The rise of a Black media star

During the early 1960s, Orenthal James Simpson was a cultural hero for millions of Black boys and girls who saw him dominate college football as a star running back for the University of Southern California. He led the team to a national championship in 1968 and earned a Heisman Trophy, the sport’s highest award.

A Black man stands next to a white woman as they pose for a photograph.
O.J. Simpson and his wife Nicole Brown Simpson attend a party in New York City in 1993.
Rose Hartman/Getty Images

Simpson went on to have a spectacular professional football career before turning his star power to Hollywood movies and commercials, the most memorable of which saw him running through an airports to get a Hertz rental car.

Tragic fall

All of that stardom made Simpson’s arrest on June 17, 1994, even more bizarre.

I recall watching the slow-moving chase of the white Ford Bronco in which Simpson fled, followed by dozens of police cars on a Los Angeles highway. Inside the Bronco, Simpson held a gun to his head.

Given his behavior, Simpson appeared to be guilty in the court of public opinion. But during the trial, defense attorney Johnnie Cochran was able to shift the focus of the case away from Simpson’s erratic behavior and to the racist behavior of the Los Angeles Police Department.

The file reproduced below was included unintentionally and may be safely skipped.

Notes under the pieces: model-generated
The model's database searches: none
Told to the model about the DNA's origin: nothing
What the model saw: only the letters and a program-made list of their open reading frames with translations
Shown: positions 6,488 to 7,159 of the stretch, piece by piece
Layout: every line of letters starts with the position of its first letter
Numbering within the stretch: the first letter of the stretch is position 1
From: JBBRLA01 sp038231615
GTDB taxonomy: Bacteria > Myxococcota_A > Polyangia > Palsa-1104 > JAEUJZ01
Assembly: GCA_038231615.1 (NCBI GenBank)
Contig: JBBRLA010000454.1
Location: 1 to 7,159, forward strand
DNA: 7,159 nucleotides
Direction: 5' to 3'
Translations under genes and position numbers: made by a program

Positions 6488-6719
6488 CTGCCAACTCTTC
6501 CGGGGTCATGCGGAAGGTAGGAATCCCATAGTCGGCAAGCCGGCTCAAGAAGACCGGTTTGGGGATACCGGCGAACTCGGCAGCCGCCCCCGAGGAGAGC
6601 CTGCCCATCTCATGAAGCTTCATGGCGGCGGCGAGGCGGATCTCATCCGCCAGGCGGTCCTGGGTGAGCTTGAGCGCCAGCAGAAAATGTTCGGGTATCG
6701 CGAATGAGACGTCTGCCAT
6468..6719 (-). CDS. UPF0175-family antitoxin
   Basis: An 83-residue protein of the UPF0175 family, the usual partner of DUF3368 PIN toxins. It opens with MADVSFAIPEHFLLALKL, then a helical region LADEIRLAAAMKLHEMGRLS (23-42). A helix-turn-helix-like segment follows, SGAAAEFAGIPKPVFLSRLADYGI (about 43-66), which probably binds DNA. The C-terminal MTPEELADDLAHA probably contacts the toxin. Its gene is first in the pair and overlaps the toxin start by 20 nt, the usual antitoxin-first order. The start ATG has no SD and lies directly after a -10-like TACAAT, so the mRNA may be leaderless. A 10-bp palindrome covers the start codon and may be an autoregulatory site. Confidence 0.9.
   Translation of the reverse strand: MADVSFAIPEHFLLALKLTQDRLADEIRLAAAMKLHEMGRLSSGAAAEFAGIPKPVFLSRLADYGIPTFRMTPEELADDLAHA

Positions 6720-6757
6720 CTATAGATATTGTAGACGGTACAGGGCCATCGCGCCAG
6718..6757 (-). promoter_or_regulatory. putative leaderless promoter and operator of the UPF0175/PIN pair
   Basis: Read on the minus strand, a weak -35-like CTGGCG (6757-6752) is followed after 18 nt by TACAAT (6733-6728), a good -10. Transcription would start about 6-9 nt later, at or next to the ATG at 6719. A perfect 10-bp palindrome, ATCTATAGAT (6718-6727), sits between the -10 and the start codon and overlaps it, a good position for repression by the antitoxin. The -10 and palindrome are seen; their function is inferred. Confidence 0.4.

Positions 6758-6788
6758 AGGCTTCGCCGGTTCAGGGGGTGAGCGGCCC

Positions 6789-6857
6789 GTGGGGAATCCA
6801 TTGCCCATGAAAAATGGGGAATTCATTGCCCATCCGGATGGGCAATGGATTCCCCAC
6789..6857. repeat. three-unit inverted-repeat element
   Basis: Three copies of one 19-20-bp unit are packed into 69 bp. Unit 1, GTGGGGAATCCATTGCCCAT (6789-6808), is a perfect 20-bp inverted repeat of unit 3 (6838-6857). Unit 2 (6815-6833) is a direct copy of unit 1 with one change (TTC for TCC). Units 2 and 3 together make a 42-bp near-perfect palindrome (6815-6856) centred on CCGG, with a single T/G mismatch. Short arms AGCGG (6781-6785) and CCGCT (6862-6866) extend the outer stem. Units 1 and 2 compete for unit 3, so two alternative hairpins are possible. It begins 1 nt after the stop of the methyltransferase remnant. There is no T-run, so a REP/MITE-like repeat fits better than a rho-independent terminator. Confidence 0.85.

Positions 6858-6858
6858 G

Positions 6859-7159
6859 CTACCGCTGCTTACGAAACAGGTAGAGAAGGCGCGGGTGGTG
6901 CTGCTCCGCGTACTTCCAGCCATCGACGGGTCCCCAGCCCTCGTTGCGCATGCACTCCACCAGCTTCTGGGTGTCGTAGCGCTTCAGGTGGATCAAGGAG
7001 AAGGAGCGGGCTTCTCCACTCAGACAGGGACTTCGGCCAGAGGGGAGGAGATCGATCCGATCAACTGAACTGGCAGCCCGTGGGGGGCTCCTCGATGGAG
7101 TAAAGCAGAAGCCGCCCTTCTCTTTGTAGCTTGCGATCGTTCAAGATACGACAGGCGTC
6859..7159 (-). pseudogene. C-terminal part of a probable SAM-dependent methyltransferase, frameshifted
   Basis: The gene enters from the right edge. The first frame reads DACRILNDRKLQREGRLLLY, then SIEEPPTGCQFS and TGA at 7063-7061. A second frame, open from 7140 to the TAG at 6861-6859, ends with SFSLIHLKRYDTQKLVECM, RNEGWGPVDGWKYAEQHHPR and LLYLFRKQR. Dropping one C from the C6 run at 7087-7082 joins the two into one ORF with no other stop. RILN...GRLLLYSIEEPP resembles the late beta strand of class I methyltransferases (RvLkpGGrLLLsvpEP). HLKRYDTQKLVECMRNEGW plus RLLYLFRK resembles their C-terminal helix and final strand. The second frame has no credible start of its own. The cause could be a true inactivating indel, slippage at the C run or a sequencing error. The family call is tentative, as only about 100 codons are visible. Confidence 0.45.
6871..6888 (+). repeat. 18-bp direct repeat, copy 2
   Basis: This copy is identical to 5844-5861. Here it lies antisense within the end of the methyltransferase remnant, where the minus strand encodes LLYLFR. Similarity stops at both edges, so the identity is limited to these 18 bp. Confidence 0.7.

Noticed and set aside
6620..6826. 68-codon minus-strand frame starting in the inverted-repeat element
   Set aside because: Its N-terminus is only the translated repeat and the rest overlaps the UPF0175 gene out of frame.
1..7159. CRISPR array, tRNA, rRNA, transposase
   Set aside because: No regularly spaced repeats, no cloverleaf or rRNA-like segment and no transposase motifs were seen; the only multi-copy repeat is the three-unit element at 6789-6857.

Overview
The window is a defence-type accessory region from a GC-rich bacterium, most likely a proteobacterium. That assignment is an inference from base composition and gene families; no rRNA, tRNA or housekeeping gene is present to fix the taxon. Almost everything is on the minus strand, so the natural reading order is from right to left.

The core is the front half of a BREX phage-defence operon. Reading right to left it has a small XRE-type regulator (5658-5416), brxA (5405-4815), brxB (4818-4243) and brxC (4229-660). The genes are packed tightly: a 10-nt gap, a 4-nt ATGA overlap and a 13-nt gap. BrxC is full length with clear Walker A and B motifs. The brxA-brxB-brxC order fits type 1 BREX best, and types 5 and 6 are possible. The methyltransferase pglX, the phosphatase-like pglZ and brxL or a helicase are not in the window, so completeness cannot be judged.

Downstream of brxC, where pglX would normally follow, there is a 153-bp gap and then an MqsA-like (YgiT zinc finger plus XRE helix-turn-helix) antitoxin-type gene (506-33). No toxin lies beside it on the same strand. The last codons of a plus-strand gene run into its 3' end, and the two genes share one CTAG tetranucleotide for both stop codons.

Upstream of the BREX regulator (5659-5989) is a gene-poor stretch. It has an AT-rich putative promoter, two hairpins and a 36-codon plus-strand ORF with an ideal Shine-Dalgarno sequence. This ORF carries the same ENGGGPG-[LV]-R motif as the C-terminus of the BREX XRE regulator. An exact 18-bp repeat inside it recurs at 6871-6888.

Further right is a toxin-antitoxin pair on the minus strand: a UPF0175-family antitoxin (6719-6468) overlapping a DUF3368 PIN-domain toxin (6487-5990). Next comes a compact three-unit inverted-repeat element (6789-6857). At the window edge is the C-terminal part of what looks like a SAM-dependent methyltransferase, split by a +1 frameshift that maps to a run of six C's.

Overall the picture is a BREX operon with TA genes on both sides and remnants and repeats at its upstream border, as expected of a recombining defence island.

A photograph of a Black man taken by the Los Angeles police.
O.J. Simpson following his arrest in Los Angeles on June 17, 1994.
Kypros/Getty Images

In what was dubbed by media analysts “the trial of the century,” Cochran was able to create reasonable doubt in the minds of the jury after he detailed the numerous forensic mistakes that Los Angeles police made in handling evidence in the case. Cochran’s defense ended with Simpson trying on a pair of gloves that prosecutors claimed were used in the murders.

“If they don’t fit, you must acquit,” Cochran told the jury.

They didn’t fit.

The Simpson trial came at a time when police brutality in Los Angeles had become the subject of national media attention after the March 1991 beating of Rodney King by four Los Angeles police officers. A year later, on April 29, 1992, a jury found the four officers not guilty, and that verdict triggered days of riots in Los Angeles.

In my view, this backdrop was partly the reason why Black people saw Simpson as yet another Black man falsely charged with – and often lynched for – a crime involving a white woman.

No longer a symbol of the American dream, O.J. became the black face of domestic violence and a tragic lesson on the flaws of the U.S. criminal justice system.

The Conversation

Rodney Coates does not work for, consult, own shares in or receive funding from any company or organization that would benefit from this article, and has disclosed no relevant affiliations beyond their academic appointment.

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A Monumental Case, Unfolding In A Court Of Law And A Court Of Public Opinion – Trump Goes On Trial

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Former President Donald Trump stands trial on April 15, 2024. Yuki Iwamura//AFP via Getty Images